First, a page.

Here is the second batch of annotations for The Alloy of Law. As with all of the other annotations here on the site, each annotation contains spoilers for the current chapter. Spoilers for chapters after the current one are hidden by spoiler tags. We recommend you read the book before reading the annotations!
Wayne pretends to be an old woman
These Wayne scenes really did turn out well. It was very fun to write him putting on new personalities and mindsets as he put on new hats.
In a lot of ways, this is a much more standard book than I’ve released before. My biggest worry is that people go into it expecting it to be something other than what it is.
And what is it? A fun adventure story, told as a detective narrative. I’ve said that I consider this book more pulp than others I’ve done. What does that mean? Well, I just wanted to write a fun page-turner that is a quick read from start to finish, and is enjoyable along the way. It makes me wonder if people will call this unambitious. Perhaps that’s just the nervous side of me, the artist that worries about what people will say about him, no matter what.
Still, I think it’s a legitimate complaint—on the surface. I don’t expect readers to understand what’s going on in the writer’s mind. It’s not their job. I’ve delivered one type of writing in the past, so they expect I will continue to do so.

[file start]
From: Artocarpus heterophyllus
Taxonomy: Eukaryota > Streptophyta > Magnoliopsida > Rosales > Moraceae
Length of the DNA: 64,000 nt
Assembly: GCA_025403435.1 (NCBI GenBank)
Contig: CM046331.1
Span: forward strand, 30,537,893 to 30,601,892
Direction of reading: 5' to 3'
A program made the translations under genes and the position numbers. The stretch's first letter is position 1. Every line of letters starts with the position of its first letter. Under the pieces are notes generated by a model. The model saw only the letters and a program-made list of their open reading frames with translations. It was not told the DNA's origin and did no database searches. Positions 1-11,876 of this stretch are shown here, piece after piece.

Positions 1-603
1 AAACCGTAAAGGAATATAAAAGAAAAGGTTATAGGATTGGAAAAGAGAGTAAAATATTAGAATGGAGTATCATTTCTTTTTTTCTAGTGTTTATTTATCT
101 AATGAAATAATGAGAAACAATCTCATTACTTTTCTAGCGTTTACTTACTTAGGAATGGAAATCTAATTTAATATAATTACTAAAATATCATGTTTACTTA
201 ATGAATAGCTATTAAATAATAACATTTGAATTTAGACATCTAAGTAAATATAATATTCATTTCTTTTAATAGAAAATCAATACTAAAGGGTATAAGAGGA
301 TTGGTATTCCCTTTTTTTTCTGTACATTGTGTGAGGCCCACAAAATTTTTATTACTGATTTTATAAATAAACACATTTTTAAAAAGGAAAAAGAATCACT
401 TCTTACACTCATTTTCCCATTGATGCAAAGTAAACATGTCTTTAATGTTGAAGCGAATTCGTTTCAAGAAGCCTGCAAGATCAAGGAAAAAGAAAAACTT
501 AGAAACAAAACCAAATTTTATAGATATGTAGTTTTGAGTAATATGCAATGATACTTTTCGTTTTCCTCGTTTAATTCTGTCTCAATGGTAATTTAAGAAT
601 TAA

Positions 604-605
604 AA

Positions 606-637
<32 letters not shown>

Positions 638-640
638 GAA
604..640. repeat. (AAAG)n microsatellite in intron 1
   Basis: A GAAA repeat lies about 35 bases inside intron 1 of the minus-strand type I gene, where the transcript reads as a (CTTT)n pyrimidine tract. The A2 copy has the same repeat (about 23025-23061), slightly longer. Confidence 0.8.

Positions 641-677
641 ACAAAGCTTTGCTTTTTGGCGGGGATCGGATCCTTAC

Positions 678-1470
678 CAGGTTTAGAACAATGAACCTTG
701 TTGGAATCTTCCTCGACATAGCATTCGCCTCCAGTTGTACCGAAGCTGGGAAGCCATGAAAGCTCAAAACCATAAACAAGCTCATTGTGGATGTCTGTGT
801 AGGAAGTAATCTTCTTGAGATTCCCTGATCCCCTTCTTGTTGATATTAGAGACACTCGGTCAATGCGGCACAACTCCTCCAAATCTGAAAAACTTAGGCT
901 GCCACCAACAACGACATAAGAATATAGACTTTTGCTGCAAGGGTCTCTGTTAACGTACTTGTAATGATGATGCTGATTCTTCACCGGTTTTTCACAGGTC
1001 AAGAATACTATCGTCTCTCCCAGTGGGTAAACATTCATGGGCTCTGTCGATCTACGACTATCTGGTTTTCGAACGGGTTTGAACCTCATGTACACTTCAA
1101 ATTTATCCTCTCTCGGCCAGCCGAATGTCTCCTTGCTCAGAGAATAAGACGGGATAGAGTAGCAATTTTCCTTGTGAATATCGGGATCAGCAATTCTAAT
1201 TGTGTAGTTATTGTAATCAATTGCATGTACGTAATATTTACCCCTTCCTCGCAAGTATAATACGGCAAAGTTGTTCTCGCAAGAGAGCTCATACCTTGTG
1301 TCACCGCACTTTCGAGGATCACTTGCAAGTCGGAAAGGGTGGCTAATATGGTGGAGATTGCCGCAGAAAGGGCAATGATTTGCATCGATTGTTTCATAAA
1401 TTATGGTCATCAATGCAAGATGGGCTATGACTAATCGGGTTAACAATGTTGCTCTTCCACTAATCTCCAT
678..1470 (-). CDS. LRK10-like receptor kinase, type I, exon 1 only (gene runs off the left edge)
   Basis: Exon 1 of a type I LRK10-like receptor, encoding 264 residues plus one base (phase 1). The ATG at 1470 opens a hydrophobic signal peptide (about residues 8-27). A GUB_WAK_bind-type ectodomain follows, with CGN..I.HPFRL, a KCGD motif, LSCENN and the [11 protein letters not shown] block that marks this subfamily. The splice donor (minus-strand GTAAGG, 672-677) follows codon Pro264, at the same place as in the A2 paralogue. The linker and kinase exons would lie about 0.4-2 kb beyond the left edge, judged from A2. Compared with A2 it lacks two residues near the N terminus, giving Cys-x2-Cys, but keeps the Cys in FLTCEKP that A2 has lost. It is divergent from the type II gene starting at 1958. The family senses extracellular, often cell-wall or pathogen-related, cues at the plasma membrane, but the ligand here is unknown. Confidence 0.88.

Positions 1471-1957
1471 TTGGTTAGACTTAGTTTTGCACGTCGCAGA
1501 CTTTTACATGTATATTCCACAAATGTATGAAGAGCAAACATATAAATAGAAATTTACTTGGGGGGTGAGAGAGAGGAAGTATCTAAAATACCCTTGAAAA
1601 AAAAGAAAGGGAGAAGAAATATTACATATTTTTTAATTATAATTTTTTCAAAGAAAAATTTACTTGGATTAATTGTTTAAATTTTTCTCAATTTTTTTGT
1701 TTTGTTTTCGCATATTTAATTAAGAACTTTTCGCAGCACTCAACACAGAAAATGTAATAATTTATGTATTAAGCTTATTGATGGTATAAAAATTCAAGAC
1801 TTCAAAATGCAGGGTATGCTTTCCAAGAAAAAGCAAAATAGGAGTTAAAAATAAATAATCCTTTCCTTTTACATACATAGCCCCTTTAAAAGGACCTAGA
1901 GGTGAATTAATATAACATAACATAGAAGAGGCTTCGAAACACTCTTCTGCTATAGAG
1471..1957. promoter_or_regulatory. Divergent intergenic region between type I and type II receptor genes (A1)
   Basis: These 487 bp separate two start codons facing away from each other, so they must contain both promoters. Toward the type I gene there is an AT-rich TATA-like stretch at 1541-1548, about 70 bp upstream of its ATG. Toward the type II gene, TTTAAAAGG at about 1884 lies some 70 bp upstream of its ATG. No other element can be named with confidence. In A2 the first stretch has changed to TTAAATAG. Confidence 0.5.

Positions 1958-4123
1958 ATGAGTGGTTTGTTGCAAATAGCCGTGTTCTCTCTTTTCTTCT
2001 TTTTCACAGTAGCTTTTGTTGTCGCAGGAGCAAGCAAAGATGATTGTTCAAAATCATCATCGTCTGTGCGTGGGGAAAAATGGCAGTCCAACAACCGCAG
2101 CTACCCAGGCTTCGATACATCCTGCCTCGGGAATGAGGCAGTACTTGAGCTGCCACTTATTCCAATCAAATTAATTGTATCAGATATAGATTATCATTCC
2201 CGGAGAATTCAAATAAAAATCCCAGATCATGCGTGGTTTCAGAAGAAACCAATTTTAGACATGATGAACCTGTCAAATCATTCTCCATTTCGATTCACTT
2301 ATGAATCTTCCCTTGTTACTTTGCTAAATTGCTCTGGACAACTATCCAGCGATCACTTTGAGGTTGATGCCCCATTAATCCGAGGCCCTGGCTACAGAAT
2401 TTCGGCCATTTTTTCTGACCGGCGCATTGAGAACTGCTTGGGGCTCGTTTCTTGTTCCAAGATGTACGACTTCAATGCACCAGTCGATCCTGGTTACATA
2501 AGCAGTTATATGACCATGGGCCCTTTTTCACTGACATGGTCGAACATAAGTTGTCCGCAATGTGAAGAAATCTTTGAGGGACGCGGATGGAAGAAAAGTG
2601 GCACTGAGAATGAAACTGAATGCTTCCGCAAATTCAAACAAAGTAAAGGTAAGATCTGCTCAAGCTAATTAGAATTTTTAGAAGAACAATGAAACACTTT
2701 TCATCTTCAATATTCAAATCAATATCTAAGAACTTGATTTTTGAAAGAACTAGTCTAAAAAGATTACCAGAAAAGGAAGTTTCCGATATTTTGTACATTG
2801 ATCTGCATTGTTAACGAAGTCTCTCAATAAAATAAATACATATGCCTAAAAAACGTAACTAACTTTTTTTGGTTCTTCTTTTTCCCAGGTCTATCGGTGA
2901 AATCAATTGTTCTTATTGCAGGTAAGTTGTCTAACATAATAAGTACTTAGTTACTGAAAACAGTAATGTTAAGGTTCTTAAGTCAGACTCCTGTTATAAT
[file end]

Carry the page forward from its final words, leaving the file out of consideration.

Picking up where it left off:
The thing is, there are lots of different forms of storytelling, and I want to learn how to do many of them. A pulp adventure story doesn’t seem less ambitious to me than a deep epic like The Way of Kings. It’s not about ambition. Yes, The Alloy of Law is far less deep than Kings—but then Alloy is trying to do different things. Sometimes, an artist wants to paint a deep, realistic painting on a canvas. And sometimes he wants to do a politcal cartoon sketch. They achieve different functions, but they’re both forms of art. I want to be able to do both.
In a way, The Alloy of Law is a reaction to what I’d been doing before. I realize not everyone is going to like the more plodding pace of something like Kings, with lots of characters doing lots of different things. I suspect people will complain that working on The Wheel of Time has influenced me. (I don’t think that’s a bad thing, but some will.)
Certainly I have been influenced. At least in one style of my writing. However, The Alloy of Law is—in part—for those who liked the pacing and action of Mistborn and were less interested in the epic scope.
I simply hope people read the book, accept it for what it is, and enjoy it.